Strict liability can apply in a criminal case as well as a personal injury case. When a person is strictly liable, they are responsible for the consequences of their actions regardless of their intent or state of mind. Therefore, you could be guilty of a crime, even if you did not intend to commit the crime.
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Kentucky Criminal Statutes Regarding Intent To Commit a Crime
You cannot be convicted of a crime unless you commit a criminal act. To that end, many of the criminal laws in Kentucky require the prosecution to prove Mens Rea. Mens Rea refers to a “guilty mind” or criminal intent.
When a statute requires a person to have a specific mental state to commit a crime, the statute generally refers to the person intentionally, knowingly, or negligently committing the act. In other words, the person committed the crime and did so with the intent to commit the crime.
Strict Liability and Criminal Offenses in Kentucky
Defendants may be convicted of some criminal charges without the prosecution proving intent. These criminal offenses are based on strict liability.
Strict liability crimes do not involve a mental element to prove the case. The prosecution only needs to prove that the defendant committed the crime to obtain a guilty verdict.
Examples of strict liability crimes include:
- Traffic infractions
- Statutory rape
- Selling alcohol to a minor
- DUI cases
Kentucky Revised Statute §501.050 imposes “absolute” liability or strict liability for cases involving:
- A misdemeanor or violation under KRS §500.080 that does not require a culpable mental state in the definition of the offense; OR,
- The offense is described in a statute other than the Penal Code, which clearly indicates the state legislature intended to impose strict liability for the conduct.
A misdemeanor is an offense other than a traffic infraction that carries a maximum sentence of no more than 12 months. A violation is defined as an offense other than a traffic infraction that carries a fine as the only sentence.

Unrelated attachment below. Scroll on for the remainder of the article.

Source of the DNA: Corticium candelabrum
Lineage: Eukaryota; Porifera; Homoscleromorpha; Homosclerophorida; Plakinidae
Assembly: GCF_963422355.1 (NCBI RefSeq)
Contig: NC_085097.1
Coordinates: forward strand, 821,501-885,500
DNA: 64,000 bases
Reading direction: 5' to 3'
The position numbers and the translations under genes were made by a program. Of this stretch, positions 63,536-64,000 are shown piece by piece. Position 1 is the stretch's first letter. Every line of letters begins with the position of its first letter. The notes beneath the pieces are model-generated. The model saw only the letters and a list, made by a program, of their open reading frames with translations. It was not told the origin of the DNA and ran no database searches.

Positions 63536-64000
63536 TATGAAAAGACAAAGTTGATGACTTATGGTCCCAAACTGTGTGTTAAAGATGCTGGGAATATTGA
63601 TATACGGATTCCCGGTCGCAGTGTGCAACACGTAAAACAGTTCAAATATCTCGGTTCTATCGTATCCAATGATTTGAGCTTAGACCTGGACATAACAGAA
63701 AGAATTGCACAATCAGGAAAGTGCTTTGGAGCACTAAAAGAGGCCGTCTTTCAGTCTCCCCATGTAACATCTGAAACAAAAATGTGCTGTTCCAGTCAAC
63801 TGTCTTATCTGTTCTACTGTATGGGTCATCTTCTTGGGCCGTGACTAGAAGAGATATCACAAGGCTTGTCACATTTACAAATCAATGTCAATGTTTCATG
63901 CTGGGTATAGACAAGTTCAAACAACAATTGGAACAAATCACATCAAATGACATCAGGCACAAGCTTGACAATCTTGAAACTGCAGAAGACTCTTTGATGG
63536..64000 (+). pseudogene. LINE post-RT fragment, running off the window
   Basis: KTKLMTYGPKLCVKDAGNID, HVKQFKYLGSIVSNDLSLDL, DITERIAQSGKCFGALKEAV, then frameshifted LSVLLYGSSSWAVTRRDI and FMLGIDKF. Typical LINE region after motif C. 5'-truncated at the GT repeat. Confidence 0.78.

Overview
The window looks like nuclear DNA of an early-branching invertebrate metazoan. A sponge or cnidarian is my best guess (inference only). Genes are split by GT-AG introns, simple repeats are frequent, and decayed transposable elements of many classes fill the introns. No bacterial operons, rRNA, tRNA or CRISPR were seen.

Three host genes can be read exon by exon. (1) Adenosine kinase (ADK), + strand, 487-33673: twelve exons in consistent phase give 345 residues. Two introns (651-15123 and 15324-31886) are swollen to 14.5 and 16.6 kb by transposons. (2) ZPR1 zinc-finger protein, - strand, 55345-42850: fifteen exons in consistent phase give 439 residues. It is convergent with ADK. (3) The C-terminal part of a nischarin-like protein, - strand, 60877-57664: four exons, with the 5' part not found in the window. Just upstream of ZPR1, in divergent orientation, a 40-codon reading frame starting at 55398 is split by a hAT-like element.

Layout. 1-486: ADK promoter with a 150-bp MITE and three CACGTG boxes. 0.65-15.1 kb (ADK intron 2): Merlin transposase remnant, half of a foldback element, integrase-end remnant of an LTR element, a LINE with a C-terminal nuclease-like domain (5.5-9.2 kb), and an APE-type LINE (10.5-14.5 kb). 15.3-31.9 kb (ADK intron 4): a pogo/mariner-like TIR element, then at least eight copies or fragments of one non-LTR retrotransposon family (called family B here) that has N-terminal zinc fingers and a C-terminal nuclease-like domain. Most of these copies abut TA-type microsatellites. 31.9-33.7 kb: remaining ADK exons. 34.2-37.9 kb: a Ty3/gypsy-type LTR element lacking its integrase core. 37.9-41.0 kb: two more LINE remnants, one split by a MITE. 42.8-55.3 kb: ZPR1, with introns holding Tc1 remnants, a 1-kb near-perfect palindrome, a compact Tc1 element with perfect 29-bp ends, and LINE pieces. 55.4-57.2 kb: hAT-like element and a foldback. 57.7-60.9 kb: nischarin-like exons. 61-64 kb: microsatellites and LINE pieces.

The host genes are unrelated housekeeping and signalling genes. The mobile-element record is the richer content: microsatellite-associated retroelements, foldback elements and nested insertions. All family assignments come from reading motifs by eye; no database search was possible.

Defenses to Strict Liability Crimes
Unfortunately, there are not as many defenses available if you face a strict liability crime. If the prosecutor can prove you are guilty of committing the crime, your intent does not matter. Therefore, it is crucial that you speak to a Louisville criminal defense attorney as soon as possible about potential defenses.
Potential defenses to strict liability crimes include, but are not necessarily limited to:
Your lawyer may argue that the police arrested the wrong person for the crime. This legal defense is often used when the defendant has an alibi and when the police do not have any direct physical evidence or eyewitness testimony to connect the defendant to the crime.
You Did Not Commit the Crime
The prosecutors must have sufficient evidence to prove beyond a reasonable doubt you committed the crime. Your defense attorney may challenge the evidence and present an alternative for how the crime occurred for the jury to consider.
Violation of Rights
The police must have reasonable suspicion that you were involved in a crime for them to stop you and investigate. In addition, officers must have probable cause to make an arrest. If they lack either of these elements, your attorney may file a Motion to Suppress Evidence.
If the judge agrees the police officers did not have cause, he might suppress any evidence obtained from the illegal search and seizure. Without the evidence, then it might be impossible to prove you committed the crime beyond a reasonable doubt. As a result, you could be acquitted because the prosecution could not meet the burden of proof required for a conviction.
What Should I Do if I Am Accused of Committing an Absolute Liability Crime in Kentucky?
As with any arrest, do not talk to the police officers or make a statement without a lawyer present. You should invoke your right to remain silent except for asking for a criminal defense lawyer.
If you are accused of a crime involving an alleged victim, do not try to contact that person. Any attempts to contact the alleged victim could hurt your case. It is also wise to stop using social media and refrain from discussing the case with anyone other than your criminal defense lawyer.
Kentucky criminal laws impose severe punishments for crimes. You do not have to be accused of committing a felony to serve time in jail. Some misdemeanor offenses carry a penalty of up to one year in jail.
In addition to fines and jail time, you could face collateral consequences if convicted of a crime. For example, a criminal history can negatively impact your career choices, education, living situation, child custody, and visitation.
Schedule a Free Consultation With Our Louisville Criminal Defense Lawyers
We are here to help you when you are facing criminal charges. You do not have to go through the criminal justice process alone. Contact our law firm Suhre & Associates, LLC at (502) 371-7000 to schedule a free consultation with an experienced criminal defense attorney.